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Sex differences in spatial ability (mdb)
Sex differences in spatial ability (mdb)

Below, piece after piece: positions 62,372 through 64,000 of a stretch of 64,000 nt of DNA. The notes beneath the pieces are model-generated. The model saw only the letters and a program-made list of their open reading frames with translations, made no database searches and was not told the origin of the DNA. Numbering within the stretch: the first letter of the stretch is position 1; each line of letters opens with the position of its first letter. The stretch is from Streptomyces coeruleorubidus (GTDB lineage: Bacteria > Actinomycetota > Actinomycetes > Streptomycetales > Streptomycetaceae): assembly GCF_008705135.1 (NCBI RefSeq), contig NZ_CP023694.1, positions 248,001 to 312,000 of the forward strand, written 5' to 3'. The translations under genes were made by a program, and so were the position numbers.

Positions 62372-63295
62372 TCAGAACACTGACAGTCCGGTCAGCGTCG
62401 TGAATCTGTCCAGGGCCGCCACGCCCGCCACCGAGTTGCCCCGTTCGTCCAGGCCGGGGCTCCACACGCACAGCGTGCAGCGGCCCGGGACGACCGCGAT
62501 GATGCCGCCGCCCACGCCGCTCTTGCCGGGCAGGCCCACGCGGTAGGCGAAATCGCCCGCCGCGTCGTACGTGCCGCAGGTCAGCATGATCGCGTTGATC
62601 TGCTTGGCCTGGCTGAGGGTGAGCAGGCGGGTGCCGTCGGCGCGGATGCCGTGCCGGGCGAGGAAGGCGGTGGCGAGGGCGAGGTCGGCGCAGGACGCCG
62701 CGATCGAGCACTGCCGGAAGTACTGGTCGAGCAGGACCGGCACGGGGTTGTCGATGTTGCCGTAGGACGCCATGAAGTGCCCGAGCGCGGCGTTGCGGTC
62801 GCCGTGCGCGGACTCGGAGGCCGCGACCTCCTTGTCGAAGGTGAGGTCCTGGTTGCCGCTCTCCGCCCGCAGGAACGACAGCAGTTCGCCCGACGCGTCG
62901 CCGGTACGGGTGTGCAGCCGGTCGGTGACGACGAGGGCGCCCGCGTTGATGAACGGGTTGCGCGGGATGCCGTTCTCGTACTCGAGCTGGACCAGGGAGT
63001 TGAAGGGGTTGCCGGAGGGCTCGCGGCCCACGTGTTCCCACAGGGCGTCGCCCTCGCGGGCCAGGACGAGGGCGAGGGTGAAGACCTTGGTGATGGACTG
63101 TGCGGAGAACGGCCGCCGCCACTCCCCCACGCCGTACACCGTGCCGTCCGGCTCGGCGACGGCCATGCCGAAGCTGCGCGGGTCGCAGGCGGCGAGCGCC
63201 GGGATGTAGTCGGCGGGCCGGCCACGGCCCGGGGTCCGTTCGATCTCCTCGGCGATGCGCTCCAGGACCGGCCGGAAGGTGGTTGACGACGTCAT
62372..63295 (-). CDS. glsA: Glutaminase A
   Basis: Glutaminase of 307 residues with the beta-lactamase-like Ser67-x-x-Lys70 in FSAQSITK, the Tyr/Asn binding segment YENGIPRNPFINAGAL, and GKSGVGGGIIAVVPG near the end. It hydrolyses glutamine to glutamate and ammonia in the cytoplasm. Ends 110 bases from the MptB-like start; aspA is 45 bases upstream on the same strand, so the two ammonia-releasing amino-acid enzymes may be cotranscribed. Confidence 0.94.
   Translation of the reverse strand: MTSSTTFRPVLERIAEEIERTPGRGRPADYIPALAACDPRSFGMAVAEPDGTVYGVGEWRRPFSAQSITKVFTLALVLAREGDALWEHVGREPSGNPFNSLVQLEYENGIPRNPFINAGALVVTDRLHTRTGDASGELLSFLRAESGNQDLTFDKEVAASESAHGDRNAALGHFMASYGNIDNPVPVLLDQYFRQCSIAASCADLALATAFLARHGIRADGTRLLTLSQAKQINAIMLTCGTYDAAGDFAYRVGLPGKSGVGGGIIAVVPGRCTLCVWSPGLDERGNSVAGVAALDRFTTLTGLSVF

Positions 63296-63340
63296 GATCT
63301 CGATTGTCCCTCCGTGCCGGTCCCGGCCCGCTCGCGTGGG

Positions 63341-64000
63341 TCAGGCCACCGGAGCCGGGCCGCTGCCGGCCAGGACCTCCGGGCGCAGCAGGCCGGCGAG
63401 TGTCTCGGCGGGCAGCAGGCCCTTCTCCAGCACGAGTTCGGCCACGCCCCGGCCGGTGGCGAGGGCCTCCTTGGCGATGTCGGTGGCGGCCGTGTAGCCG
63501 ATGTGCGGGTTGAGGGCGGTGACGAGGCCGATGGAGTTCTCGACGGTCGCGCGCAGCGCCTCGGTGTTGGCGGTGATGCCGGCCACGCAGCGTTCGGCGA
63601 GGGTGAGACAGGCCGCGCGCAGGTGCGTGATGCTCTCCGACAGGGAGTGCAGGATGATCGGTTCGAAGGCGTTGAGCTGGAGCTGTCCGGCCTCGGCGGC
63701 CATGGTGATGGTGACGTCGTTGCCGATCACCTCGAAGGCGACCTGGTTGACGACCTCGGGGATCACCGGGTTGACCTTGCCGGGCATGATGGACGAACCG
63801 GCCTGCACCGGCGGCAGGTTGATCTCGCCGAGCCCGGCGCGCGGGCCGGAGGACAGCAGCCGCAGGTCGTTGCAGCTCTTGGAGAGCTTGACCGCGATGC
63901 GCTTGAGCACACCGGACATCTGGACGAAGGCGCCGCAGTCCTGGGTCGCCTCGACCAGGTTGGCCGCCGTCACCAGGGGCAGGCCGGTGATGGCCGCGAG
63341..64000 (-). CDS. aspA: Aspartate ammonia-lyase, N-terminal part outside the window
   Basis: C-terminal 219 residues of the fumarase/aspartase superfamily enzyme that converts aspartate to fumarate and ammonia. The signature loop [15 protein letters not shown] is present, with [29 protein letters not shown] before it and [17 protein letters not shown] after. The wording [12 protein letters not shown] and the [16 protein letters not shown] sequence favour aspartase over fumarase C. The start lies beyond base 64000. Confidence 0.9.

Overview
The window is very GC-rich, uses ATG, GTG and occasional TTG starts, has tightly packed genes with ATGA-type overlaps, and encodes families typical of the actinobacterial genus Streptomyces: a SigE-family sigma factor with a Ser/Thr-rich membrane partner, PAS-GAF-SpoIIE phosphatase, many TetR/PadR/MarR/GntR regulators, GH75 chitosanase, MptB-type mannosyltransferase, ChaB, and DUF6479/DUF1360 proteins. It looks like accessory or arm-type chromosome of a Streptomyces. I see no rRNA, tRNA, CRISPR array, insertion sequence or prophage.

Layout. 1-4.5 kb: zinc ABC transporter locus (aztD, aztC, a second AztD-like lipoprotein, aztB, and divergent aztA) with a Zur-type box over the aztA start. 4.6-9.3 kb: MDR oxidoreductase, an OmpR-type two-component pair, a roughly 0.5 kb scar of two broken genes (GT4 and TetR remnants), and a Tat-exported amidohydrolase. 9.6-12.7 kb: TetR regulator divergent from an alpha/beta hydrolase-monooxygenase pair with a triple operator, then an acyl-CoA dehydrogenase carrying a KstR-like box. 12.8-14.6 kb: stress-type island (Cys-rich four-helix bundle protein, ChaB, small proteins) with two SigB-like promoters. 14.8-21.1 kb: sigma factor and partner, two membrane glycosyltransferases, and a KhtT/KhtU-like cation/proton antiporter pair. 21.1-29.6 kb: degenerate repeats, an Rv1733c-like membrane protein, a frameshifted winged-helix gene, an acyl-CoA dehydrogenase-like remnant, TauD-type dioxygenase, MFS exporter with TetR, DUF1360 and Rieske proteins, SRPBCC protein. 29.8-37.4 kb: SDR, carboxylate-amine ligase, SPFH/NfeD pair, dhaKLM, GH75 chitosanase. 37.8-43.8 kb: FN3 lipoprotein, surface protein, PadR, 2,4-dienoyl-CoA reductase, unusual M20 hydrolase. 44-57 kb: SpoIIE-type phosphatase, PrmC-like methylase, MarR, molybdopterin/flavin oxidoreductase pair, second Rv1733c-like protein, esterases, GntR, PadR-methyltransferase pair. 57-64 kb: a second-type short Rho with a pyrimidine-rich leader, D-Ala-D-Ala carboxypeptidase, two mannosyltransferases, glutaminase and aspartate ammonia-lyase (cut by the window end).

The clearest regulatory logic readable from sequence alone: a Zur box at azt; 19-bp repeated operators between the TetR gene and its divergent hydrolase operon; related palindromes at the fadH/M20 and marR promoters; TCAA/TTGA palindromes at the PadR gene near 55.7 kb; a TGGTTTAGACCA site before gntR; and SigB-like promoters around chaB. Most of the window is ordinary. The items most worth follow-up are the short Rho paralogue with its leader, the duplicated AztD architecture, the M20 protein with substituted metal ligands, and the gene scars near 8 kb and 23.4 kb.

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Arch Sex Behav (2007) 36:261?268 DOI 10.1007/s10508-006-9168-6 ORIGINAL PAPER The Hunter-Gatherer Theory of Sex Differences in Spatial Abilities: Data from 40 Countries Irwin Silverman · Jean Choi · Michael Peters Published online: 10 March 2007 C© Springer Science+Business Media, LLC 2007 Abstract This study used some of the data from the BBC Internet study to assess the universality of sex related spa- tial competencies, as these are described in the terms of Silverman and Eals? (1992) hunter-gatherer theory of hu- man spatial sex differences. As predicted, men scored sig- nificantly higher than women on a test of three-dimensional mental rotations in all seven ethnic groups and 40 coun- tries used. Close to prediction, women scored significantly higher than men on a test of object location memory in all seven ethnic groups and 35 of the 40 countries. The data were discussed in terms of their implications for research approaches in this area and a paradigm for future studies was proposed, based on the interaction of innate and envi- ronmental factors in the ontogenetic development of spatial sex differences. Keywords Sex differences . Spatial abilities . Evolutionary theory . Hunter-gatherer . Mental rotations . Object location memory I. Silverman (envelopeback) Department of Psychology, York University, Toronto, Ontario M3J 1P3, Canada e-mail: email@example.com J. Choi Department of Psychology, University of Lethbridge, Lethbridge, Alberta, Canada M. Peters Department of Psychology, University of Guelph, Guelph, Ontario, Canada Introduction The Hunter-gatherer theory of spatial sex differences Studies spanning the last half century have shown a male advantage on spatial tests, with three-dimensional mental rotations (3DMR) yielding the largest and most reliable dif- ferences (Kimura, 1999; Voyer, Voyer, & Bryden, 1995). These differences are typically described in linear terms, with males occupying a higher place on the scale of general spa- tial abilities. Silverman and Eals (1992), however, presented an evolutionary theory, with the conclusion that spatial sex differences may be more accurately explained in terms of qualitatively different competencies between the sexes rather than quantitatively different ability levels. According to this theory, the critical factor in selection for human spatial sex differences was division of labor during the Pleistocene era, whereby males functioned primarily as hunters and females as gatherers of plant food. Evidence for the relationship between spatial skills and hunting, particularly in primitive times, comes from two sources. For one, studies have demonstrated a positive rela- tionship between spatial test scores and throwing accuracy, a critical skill for felling a potential prey (Jardin & Martin, 1983; Kolakowski & Malina, 1974; Watson & Kimura, 1991). Other studies found a positive relationship between 3DMR and wayfinding by orientation (i.e., without the aid of landmarks), an essential ability for tracking or pursu- ing an animal on a random trail through unfamiliar ter- rain while maintaining the spatial orientation necessary to take the most direct way home (Moffat, Hampson, & Hatzipantelis, 1998; Silverman et al., 2000). Moffat et al. employed a virtual maze, while Silverman et al. used an ac- tual forested area, where individual participants followed the Springer 262 Arch Sex Behav (2007) 36:261?268 experimenter along a circuitous path and were then required to return to the starting point by the shortest route. In the latter study, regression analysis showed that the male advan- tage in wayfinding by orientation could be fully explained by sex differences in 3DMR. Silverman and Eals (1992) contended that if spatial abil- ities associated with hunting were selected for in males, it is feasible that spatial abilities related to gathering were cor- respondingly selected for in females. Successful gathering would have entailed locating edible plants within diverse configurations of vegetation and then finding them again in ensuing growing seasons. This, in turn, would have required the capacity to rapidly learn and remember the contents of object arrays and the relationships of objects to one another within these arrays. Success would also be increased by pe- ripheral perception and incidental memory for objects and their locations, inasmuch as this would allow one to assim- ilate such information non-purposively, while attending to other matters. In support of this analysis, it has been shown that females have larger visual fields than do men; that is, they can see farther out on the periphery while fixating on a central point (Burg, 1968). They are also better than males at scanning, excelling on various tests of perceptual speed (Kimura, 1999). Based on their theory, Silverman and Eals (1992) com- pared the sexes on their abilities to learn contents and spatial configurations of object arrays, using various original test situations. In one, developed for group administration, par- ticipants were presented with drawings of common objects in an array and asked to examine them for one minute. They were then shown another version of the array in which some items had been relocated and asked to identify which had changed positions. Another method used an actual array. Participants were solicited for an experiment on ?perception.? Upon arrival, they were separated from any reading material they may have been carrying and left alone for two minutes in a small room containing a variety of work related and per- sonal items. In one condition, they were instructed to try to learn the objects in the first room and their locations (directed learning). In another, the room was presented as a waiting room for the experiment (incidental learning). Participants in both conditions were then taken to another room and tested for memory of the items and their locations in the first room. The data for both conditions supported the predicted fe- male advantage, with the most consistent differences occur- ring for incidental location recall. These findings have been fully or partially replicated in various laboratories, some with novel research designs (e.g., Choi & Silverman, 1996; Dabbs, Chang, Strong, & Milun, 1998; Eals & Silverman, 1994; Gaulin, Silverman, Phillips, & Reiber, 1997; James & Kimura, 1997; McBurney, Gaulin, Devineni, & Adams, 1997; McGivern et al., 1997). Sex-specific navigational strategies Consistent with the above, it has been amply demonstrated that males prefer to use an orientation strategy in navigational tasks, while females prefer a landmark strategy. Specifically, males use distance concepts and cardinal directions; that is, north-south-east-west, while females rely more on land- marks and relative directions, such as right, left, in front of, and behind (e.g., Choi & Silverman, 1996, 2003; Dabbs et al., 1998; Galea & Kimura, 1993; Joshi, MacLean, & Carter, 1999; Lawton, 1994, 1996; Lawton & Kallai, 2002; Moffat et al., 1998; Schmitz, 1997). Investigators have tended to take a similar linear approach to sex differences in preferred navigational strategies as was previously described for other spatial attributes. The assump- tion, implicit or explicit, is that males are more adept in the Euclidean abilities required for navigation by orienta- tion and females compensate by using landmark strategies (e.g., Galea & Kimura, 1993; Lawton, 1994;Moffatetal., 1998). The hunter-gatherer theory of spatial sex differences, however, suggests that the use of a landmark navigational strategy in females may be an aspect of the same evolved cognitive mechanism, emanating from their role as gatherers, that enables their greater object location recall. Whereas an orienting strategy enables the hunter to navigate across long distances where landmarks are unavailable or distributed far out of sight of each other, a landmark strategy is more effi- cacious for the gatherer, navigating in a smaller space where the pattern of landmarks can be more readily observed and recalled (Alcock, 1984; Silverman & Choi, 2005). In support of this contention, Choi and Silverman (1996, 2003) showed that route learning success was predicted by measures of object location recall for females, but not for males, and by Euclidean reasoning for males, but not for females. In the same vein, Saucier et al. (2002) administered laboratory and field navigational tasks in which participants were required, at the direction of the experimenter, to use either an orientation or a landmark strategy. Males fared bet- ter with an orientation strategy and females with a landmark strategy although both groups performed at an equivalent level. All of this may suggest that the landmark strategy is not used by females as a default, but as the expression of a well-developed mechanism in itself. Evidence for evolutionary origins In addition to the evidence cited above for dual mechanisms mediating human spatial sex differences, there are data that more directly support the proposition that these mechanisms Springer Arch Sex Behav (2007) 36:261?268 263 originated and developed as evolved adaptations. These in- clude the findings that the spatial sex differences found in humans extend across species. Studies with wild and lab- oratory rodents have shown that males consistently outper- form females in maze learning tasks (Barrett & Ray, 1970; Binnie-Dawson & Cheung, 1982; Gaulin & Fitzgerald, 1986; Joseph, Hess, & Birecree, 1978; Williams & Meck, 1991). Rats also demonstrate the same sex differences in naviga- tional strategy as do humans. When navigating in radial- arm mazes, males are capable of using distal cues such as the shape of the room, suggesting an orientation strat- egy, while females require landmarks (Williams, Barnett, & Meck, 1990; Williams & Meck, 1991). Though cross-species data provide support for an evo- lutionary approach to human spatial sex differences, they present a problem in generalizing from Silverman and Eals? (1992) hunter-gatherer theory, inasmuch as there is no similar division of labor in the phylogenetic history of the rodent. Ecuyer-Dab and Robert (2004a), however, proposed a re- vised version of the theory that encompassed cross-species parallels. Within their model, the paramount selection factor for the evolution in females of superior object location re- call and a landmark navigational strategy was not success in food gathering (although that is regarded as a by-product); it was the need for physical security for themselves and their offspring. In primal times, this would have required the capacity to learn and recall details of their proximate envi- ronment (home range) in order to be alert to cues regarding the presence of predators and other dangers and to quickly find, when needed, possible hiding places or escape routes. Both human and animal neurophysiological data also sup- port an evolutionary interpretation of spatial sex differences. Gur et al. (2000) and Jordan, Wšustenberg, Heinze, Peters, and Jšancke (2002) have demonstrated differential brain site activation between men and women when engaged in spa- tial tasks. In regard specifically to sex related navigational strategies, studies with rats have revealed that discrete types of neurons (place cells) are activated when the animal is solv- ing tasks requiring an orientation strategy (Muller, Bostock, Taube, & Kubie, 1994; O?Keefe & Nadel, 1978; Taube, 1995, 1998; Taube, Muller, & Ranck, 1990). Additionally, a human clinical study reported that two right hemisphere-damaged patients were unable to orient themselves to an enclosure by its shape, but could use landmark cues, whereas two pa- tients with a different right hemisphere lesion site showed the opposite pattern (Pizzamiglio, Guariglia, & Cosentino, 1998). Furthermore, sex hormones have been implicated in spa- tial sex differences in both humans and animals, with the most reliable findings showing an increase in spatial abil- ities in females with decreased estrogen levels (Packard, 1998; Silverman & Phillips, 1998). Hormonal studies have not been reported, however, for the female spatial special- izations described here. Universality of spatial sex differences: The present study The most telling evidence for the evolutionary origins of a human characteristic is universality across cultures. Most published reports of spatial sex differences, however, are based on North American samples, though there have been replications of the male bias in Japan (Mann, Sasanuma, Sakuma, & Masaki, 1990; Silverman, Phillips, & Silverman, 1996), England (Lynn, 1992), Scotland (Berry, 1966; Jahoda, 1980), Ghana (Jahoda, 1980), Sierra Leone (Berry, 1966), India, South Africa, and Australia (Porteus, 1965). These may suggest universality, though there is no indication of how many unpublished studies in diverse cultures tried and failed to find sex differences. Regarding female spatial spe- cializations, there has been one replication in Hungary of sex differences in navigational strategy using a non-North American sample (Lawton & Kallai, 2002). The main purpose of the present study was to assess the universality of both male and female spatial specializations across multiple countries and ethnic groups, using the re- sources of a world-wide Internet study. Method Participants The present data were collected as part of an interactive Inter- net study hosted by the BBC, comprising more than 250,000 participants in 226 countries across the world and including two tests (described below) contributed by the present au- thors. The data from 40 countries were used in the present study, yielding total Ns of 128,360 males and 116,533 fe- males for 3DMR and 129,963 males and 117,553 females for OLM. Mean ages were 31 years (SD = 12) and 28 years (SD = 12), respectively. Countries were included that met the criterion of a minimum of 100 each of males and females completing both tests. The purpose of this criterion was to provide sufficiently large sample sizes, per country, to off- set the high degree of demographic variability expected in a participant solicitation process of this nature. Participants were also divided into self-identified ethnic groups based on categories listed in the demographic ques- tionnaire for the BBC survey. These were: Black/British, Black/Other, Chinese, other Asian (including East Indian), Mid-Eastern, Mixed and White. While this is not a com- mon system for categorizing ethnic groups, it did provide comparative data for a separate test of the universality hypothesis. Springer 264 Arch Sex Behav (2007) 36:261?268 Fig. 1 OLM spatial arrays, in order presented Measures The tests used were a measure of object location memory (OLM) adapted from Silverman and Eals? (1992) group test (Fig. 1) and a shortened version of the Peters et al. (1995)ver- sion of Vandenberg and Kuse?s (1978) group test of 3DMR which, in turn, was based on the quasi-3 dimensional stimuli developed by Shepard and Metzler (1971). The OLM test consisted of two arrays of the same common objects, pre- sented to the participants sequentially, with half the objects in different locations in the second array. The 3DMR test contained six items, varying in difficulty, taken from Peters Springer Arch Sex Behav (2007) 36:261?268 265 et al. (1995), each consisting of a target drawing and four test drawings. Procedure Procedural details of the BBC Internet survey can be found in Reimers (2007). The survey was divided into six parts, with OLM included in the first and 3DMR in the sixth. Directions for the OLM test read as follows: ?This task is called ?Spot the difference.? Please read the instructions carefully. This is a timed task and you won?t be able to restart once you?ve begun. What to do: a114 You?ll have 60 s to view a screen of objects. Study the location of the objects in relation to one another. a114 You will then be shown a second screen of exactly the same objects, but about half of them will have moved around. a114 Click on the objects you think have moved. a114 You?ll get one point for choosing correctly, but lose one point for choosing incorrectly. a114 You will have 60 s to complete this task.? In order to correct for guessing, OLM scores were cal- culated by adding the number of correct selections and sub- tracting the number of incorrect selections. Directions for the 3DMR test were: ?This task tests your ability to mentally rotate an object in your head. Please read the instructions carefully. This is a timed task and you won?t be able to restart once you?ve begun. What to do: a114 Match the object on the left with the same object on the right-viewed from a different angle. a114 There are two correct matches out of the four possible options. Select both by clicking directly on them. a114 There are six objects to match. a114 You have 2 min 30 s to complete the task.? A point was given for each correct item chosen. For both OLM and 3DMR, participants were given their scores after completion of the test. Statistical analyses Univariate analyses of variance were applied to mean sex dif- ferences for the OLM and 3DMR test, for the overall sample of participants and for countries and ethnic groups. Conclu- sions regarding the universality hypothesis were based, for each test, on the frequencies of countries and ethnic groups showing significant main effects for sex in the expected direc- tions; that is, male scores higher for 3DMR and female scores higher for OLM. The .05 confidence level, two-tailed, was used for all analyses, and the standard for support of the uni- versality hypothesis was total consistency across countries. Additionally, effect sizes of sex differences were assessed by Cohen?s d, between individuals, countries, and ethnic cate- gories. The standard formula of mean difference divided by the pooled SD was used to calculate effect sizes. Inasmuch as performance scores were irrelevant to the hypotheses and purposes of this study, they were not included in the data summary. Several additional analyses were performed to explore potential contributions of socialization practices to the sex differences. For one, the correlation (Pearson r) between OLM and 3DMR effect sizes across countries was assessed, based on the assumption that these scores would be directly related if sex related spatial competencies were influenced by cross-national differences in socialization for traditional sex roles. A similar analysis was not undertaken for ethnic groups because of the small sample size. In further analyses, correlations were assessed between the Gross National In- come of the country for 2004, as reported by the World Bank 1 (2005), and effect sizes for both 3DMR and OLM. This was based on Levine, Vasilyeva, Lourenco, Newcombe, and Huttenlocher?s (2005) finding of a lesser male bias on two spatial tasks, including 3DMR, among lower socioeconomic status (SES) individuals. Levine et al. attributed their finding to greater opportunities at the higher SES levels to engage in spatially related play activities (e.g., puzzles, video games), which are more commonly utilized by boys. Finally, Kolmogorov-Smirnov tests were used to ascertain possible deviations from normal distributions for both 3DMR and OLM, and, due to the truncated nature of the 3DMR scale, an inter-item reliability estimate was calculated. Results Table 1 shows main effects of sex and effect sizes by coun- tries and ethnic groups for both 3DMR and OLM. For 3DMR, significant main effects favoring males were found for each of the seven ethnic groups and 40 countries. For OLM, significant main effects favoring females were found for each of the seven ethnic groups and 35 of the 40 countries. Sex differences for the other five countries were in the pre- dicted direction, with one (China) approaching significance at p = .07. For the analyses across individuals, significant sex dif- ferences favoring males were found for 3DMR and signifi- cant sex differences favoring females were found for OLM, F(1, 245960) = 13908.19, p < .001 and F(1, 247901) = 5786.79, p < .001, respectively. Effect sizes were .48 and .31, respectively; the first of which is considered in the moderate range and the second in the low range by Cohen?s (1988) classification. 1 No data were given for United Arab Emirates. Springer 266 Arch Sex Behav (2007) 36:261?268 Table 1 Main effects of sex and effect sizes (ES) for male bias on 3DMR and female bias on OLM by country and ethnic group 3DMR OLM Males (N) Females (N) Main effect for sex ES Males (N) Females (N) Main effect for sex ES Country Argentina 163 101 F(1, 262) = 13.99 ? .49 164 103 F(1, 265) = 10.81 ? .41 Australia 4685 4403 F(1, 9086) = 464.80 ? .45 4717 4435 F(1, 9150) = 189.36 ? .29 Austria 203 169 F(1, 370) = 14.94 ? .40 203 173 F(1, 374) = 2.06 .14 Belgium 865 609 F(1, 1472) = 69.58 ? .44 871 615 F(1, 1484) = 74.54 ? .46 Brazil 195 136 F(1, 329) = 21.80 ? .52 197 138 F(1, 333) = 3.76 ? .21 Bulgaria 176 184 F(1, 358) = 39.51 ? .66 177 187 F(1, 362) = 10.77 ? .34 Canada 6715 6455 F(1, 13168) = 696.17 ? .46 6750 6502 F(1, 13250) = 396.54 ? .34 China 213 187 F(1, 398) = 53.54 ? .73 215 188 F(1, 401) = 3.31 .18 Czech Republic 166 113 F(1, 277) = 19.96 ? .54 167 113 F(1, 278) = 9.58 ? .38 Denmark 447 420 F(1, 865) = 49.95 ? .48 447 421 F(1, 866) = 9.69 ? .21 Finland 1009 813 F(1, 1820) = 61.84 ? .37 1016 814 F(1, 1828) = 85.60 ? .44 France 618 442 F(1, 1058) = 96.87 ? .62 623 446 F(1, 1067) = 10.66 ? .20 Germany 986 648 F(1, 1626) = 60.12 ? .39 985 650 F(1, 1633) = 58.35 ? .39 Greece 456 425 F(1, 879) = 47.98 ? .47 456 432 F(1, 886) = 36.05 ? .40 Hungary 107 114 F(1, 219) = 13.29 ? .49 108 115 F(1, 221) = 5.08 ? .30 Iceland 104 109 F(1, 211) = 13.05 ? .50 105 110 F(1, 213) = 5.66 ? .32 India 2642 686 F(1, 3326) = 43.64 ? .29 2670 699 F(1, 3367) = 26.24 ? .22 Israel 244 161 F(1, 403) = 18.09 ? .44 244 163 F(1, 405) = .77 .09 Italy 274 196 F(1, 468) = 47.98 ? .65 279 199 F(1, 476) = 12.16 ? .32 Japan 312 188 F(1, 498) = 22.10 ? .44 314 189 F(1, 501) = 9.53 ? .28 Malaysia 328 299 F(1, 625) = 46.41 ? .54 330 300 F(1, 628) = 8.04 ? .23 Mexico 239 154 F(1, 391) = 16.22 ? .42 241 154 F(1, 393) = 7.94 ? .29 Netherlands 1365 1018 F(1, 2381) = 138.86 ? .49 1378 1030 F(1, 2406) = 81.85 ? .37 New Zealand 1080 1063 F(1, 2141) = 116.38 ? .47 1089 1070 F(1, 2157) = 99.28 ? .43 Norway 390 283 F(1, 671) = 41.17 ? .50 392 287 F(1, 677) = 21.72 ? .36 Philippines 192 231 F(1, 421) = 11.38 ? .33 194 233 F(1, 425) = 5.84 ? .24 Poland 235 251 F(1, 484) = 25.32 ? .46 236 254 F(1, 488) = 16.58 ? .37 Portugal 222 167 F(1, 387) = 24.62 ? .51 223 167 F(1, 388) = 5.12 ? .23 Republic Ireland 2849 2640 F(1, 5487) = 314.12 ? .48 2868 2668 F(1, 5534) = 90.42 ? .26 Romania 191 193 F(1, 382) = 21.97 ? .48 192 195 F(1, 385) = 1.04 .10 Singapore 1105 1214 F(1, 2317) = 151.74 ? .51 1110 1233 F(1, 2341) = 52.86 ? .30 Slovenia 148 112 F(1, 258) = 19.55 ? .55 148 113 F(1, 259) = 2.44 .20 South Africa 252 151 F(1, 401) = 17.85 ? .44 256 156 F(1, 410) = 5.20 ? .23 Spain 538 330 F(1, 866) = 65.66 ? .57 543 337 F(1, 878) = 17.84 ? .30 Sweden 934 447 F(1, 1379) = 103.12 ? .57 939 451 F(1, 1388) = 33.17 ? .33 Switzerland 362 225 F(1, 585) = 24.04 ? .42 366 228 F(1, 592) = 15.97 ? .34 Turkey 704 647 F(1, 1349) = 55.08 ? .41 709 659 F(1, 1366) = 41.33 ? .35 United States 50773 44969 F(1, 95740) = 5545.24 ? .48 51084 45265 F(1, 96347) = 2761.21 ? .34 United Arab Emirates 193 129 F(1, 320) = 5.46 ? .42 194 133 F(1, 325) = 7.86 ? .31 United Kingdom 46384 45451 F(1, 91833) = 5.89 ? .52 46763 45928 F(1, 92689) = 1790.45 ? .28 Ethnic group Black British 795 1010 F(1, 1803) = 66.71 ? .38 800 1027 F(1, 1825) = 28.74 ? .25 Black other 738 895 F(1, 1631) = 34.27 ? .29 749 901 F(1, 1648) = 8.39 ? .14 Mideastern 1506 932 F(1, 2436) = 83.94 ? .39 1513 946 F(1, 2457) = 27.57 ? .22 Mixed 4279 5017 F(1, 9294) = 451.64 ? .44 4312 5050 F(1, 9360) = 211.01 ? .30 White 109769 99498 F(1, 209265) = 13477.07 ? .51 110518 100351 F(1, 210867) = 5281.32 ? .32 Chinese 2558 2732 F(1, 5288) = 349.37 ? .51 2574 2757 F(1, 5329) = 121.00 ? .30 Asian other (including East Indian) 9207 5851 F(1, 15056) = 210.45 ? .24 9299 5922 F(1, 15219) = 207.05 ? .24 ? p < .05. Springer Arch Sex Behav (2007) 36:261?268 267 The reliability estimate for 3DMR, assessed by intra-class correlation, was .70, p < .00001. Kolmogorov?Smirnov tests showed that neither 3DMR or OLM distributions between countries deviated from normality, Zs = .71 and .48, ps > .05, respectively. The correlation coefficient for effect sizes by country between 3DMR and OLM tests did not reach or approach significance, r(38) = .097, p > .05, nor did the cor- relations between effect sizes and GNI rank for either spatial test, rs(37) = .08 for 3DMR and .04 for OLM, ps > .05. Discussion This study unequivocally supported the universality of the male advantage in 3DMR across human societies. Though the same cannot be said for OLM, the data provided a strong suggestion of a universal difference. The reason for the dis- crepancy between tests may reside in the smaller effect sizes for OLM, which may reflect the greater ecological validity of the 3DMR. The latter directly measures the specific spatial abilities assumed to be involved in navigation by orientation (Silverman et al., 2000) while the OLM is a more contrived measure of the perceptual and memory processes underlying navigation by landmarks. The test of correlation between effect sizes for male and female biased tests provided no support for the notion that society-based, sex-role stereotyping practices are relevant to sex-related spatial differences. Nor did the correlations for both tests between GNI and effect sizes replicate prior findings of a SES factor. None of this, however, implies the absence of an environmental role in the ontogeny of spatial sex differences. It is well recognized in contemporary evo- lutionary psychology that innate dispositions always mani- fest themselves in environmental contexts. The present data, however, might encourage researchers in sex differences that are universally found to abandon the issue of heredity vs. en- vironment and focus instead on ?what is inherited? and how it becomes expressed. In this regard, Gaulin and Hoffman (1988) pointed out that meadow voles and humans, both of which show a male bias in orientation-type spatial tasks, also feature larger home ranges for males (the area within which the individual be- comes familiar and regularly visits). In the human case, sex differences in home range size begin in toddlerhood, when the child is first mobile, and are found in diverse cultures (Gaulin & Hoffman, 1988). Thus, males may be innately programmed to explore larger areas than females from an early point in ontogeny, which may represent a critical pe- riod in which sex differences in spatial strategies develop in response to the differential requirements for navigating larger vs. smaller spaces. 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